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South Dakota official: Prison reform working

By Kevin Burbach

PIERRE — A state law aimed at reducing South Dakota’s prison population and save money is working, South Dakota’s general counsel said Tuesday, saying that the number of offenders in drug courts has dramatically increased, leaving nonviolent offenders out of prison.

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Jim Seward told the Government Operations and Audit Committee Tuesday that the Public Safety Improvement Act has tripled the number of nonviolent offenders in the state’s DUI and drug courts, increased the number of offenders on probation and decreased the number serving parole.

The legislation passed in 2013 brought about sweeping reforms that changed the state’s focus on nonviolent drug offenders and authorized the state Supreme Court to set up drug courts. Drug and DUI courts allow people with nonviolent drug offenses to opt for treatment and supervision rather than time in prison.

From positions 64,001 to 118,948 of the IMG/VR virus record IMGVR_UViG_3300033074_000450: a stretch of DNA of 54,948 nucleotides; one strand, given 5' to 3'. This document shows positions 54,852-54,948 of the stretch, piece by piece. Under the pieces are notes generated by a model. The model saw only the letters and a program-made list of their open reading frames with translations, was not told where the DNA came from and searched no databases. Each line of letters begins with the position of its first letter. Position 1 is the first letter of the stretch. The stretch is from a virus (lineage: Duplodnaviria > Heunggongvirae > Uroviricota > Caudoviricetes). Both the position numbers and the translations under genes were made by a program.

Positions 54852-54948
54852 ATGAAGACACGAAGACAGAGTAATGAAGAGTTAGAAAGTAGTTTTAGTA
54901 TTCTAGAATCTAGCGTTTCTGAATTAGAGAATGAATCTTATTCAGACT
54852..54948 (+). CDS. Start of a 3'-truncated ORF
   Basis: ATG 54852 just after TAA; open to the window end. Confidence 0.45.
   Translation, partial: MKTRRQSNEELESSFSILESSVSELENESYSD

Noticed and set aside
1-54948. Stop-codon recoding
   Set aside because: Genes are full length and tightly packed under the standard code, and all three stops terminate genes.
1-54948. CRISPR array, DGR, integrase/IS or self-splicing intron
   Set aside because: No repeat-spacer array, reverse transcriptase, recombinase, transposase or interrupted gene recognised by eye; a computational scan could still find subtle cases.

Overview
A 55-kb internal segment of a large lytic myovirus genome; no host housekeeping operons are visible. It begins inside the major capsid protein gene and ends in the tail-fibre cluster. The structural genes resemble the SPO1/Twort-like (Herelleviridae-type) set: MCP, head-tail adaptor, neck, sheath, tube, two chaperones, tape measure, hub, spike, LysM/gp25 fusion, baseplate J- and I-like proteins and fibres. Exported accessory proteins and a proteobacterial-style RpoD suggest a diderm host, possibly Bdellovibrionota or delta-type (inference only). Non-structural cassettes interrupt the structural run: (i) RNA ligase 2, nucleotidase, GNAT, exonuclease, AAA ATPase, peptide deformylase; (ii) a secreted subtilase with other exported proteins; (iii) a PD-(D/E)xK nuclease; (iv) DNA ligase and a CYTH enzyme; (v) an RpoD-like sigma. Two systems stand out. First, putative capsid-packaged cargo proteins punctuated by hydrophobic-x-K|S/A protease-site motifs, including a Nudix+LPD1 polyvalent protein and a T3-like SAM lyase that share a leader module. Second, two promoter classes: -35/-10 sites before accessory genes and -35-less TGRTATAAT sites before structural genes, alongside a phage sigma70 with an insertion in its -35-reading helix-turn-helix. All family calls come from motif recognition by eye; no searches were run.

The legislation also allows cooperative parolees to reduce their time on parole.

If they’re compliant for a month, they can earn a month off the back end of their parole.

As of June 30, South Dakota had 3,624 inmates in its state prisons, an increase over the 3,576 from the year before, according to the Michael Winder, a spokesman for the Department of Corrections.

Seward said the increase is better than projections from Pew Charitable Trust, which the state had worked with when looking at prison reform.

In 2012, Pew estimated that South Dakota would have 3,760 prisoners by 2014 if it didn’t reform its practices and 3,636 if it did.

“We’re hopeful that’s a good sign,” Seward said.

In the program’s fi rst year, Seward said the parole population is down 10 percent, which allows parole agents to focus on those more likely to reoffend. In 2012, the state’s prison population was made up of 25 percent of parole violators. That is down to 20 percent.

An oversight council created with the legislation and led by Seward is currently compiling its official report, which it will release in November.

Seward updated lawmakers Tuesday for an annual report as required by the new law.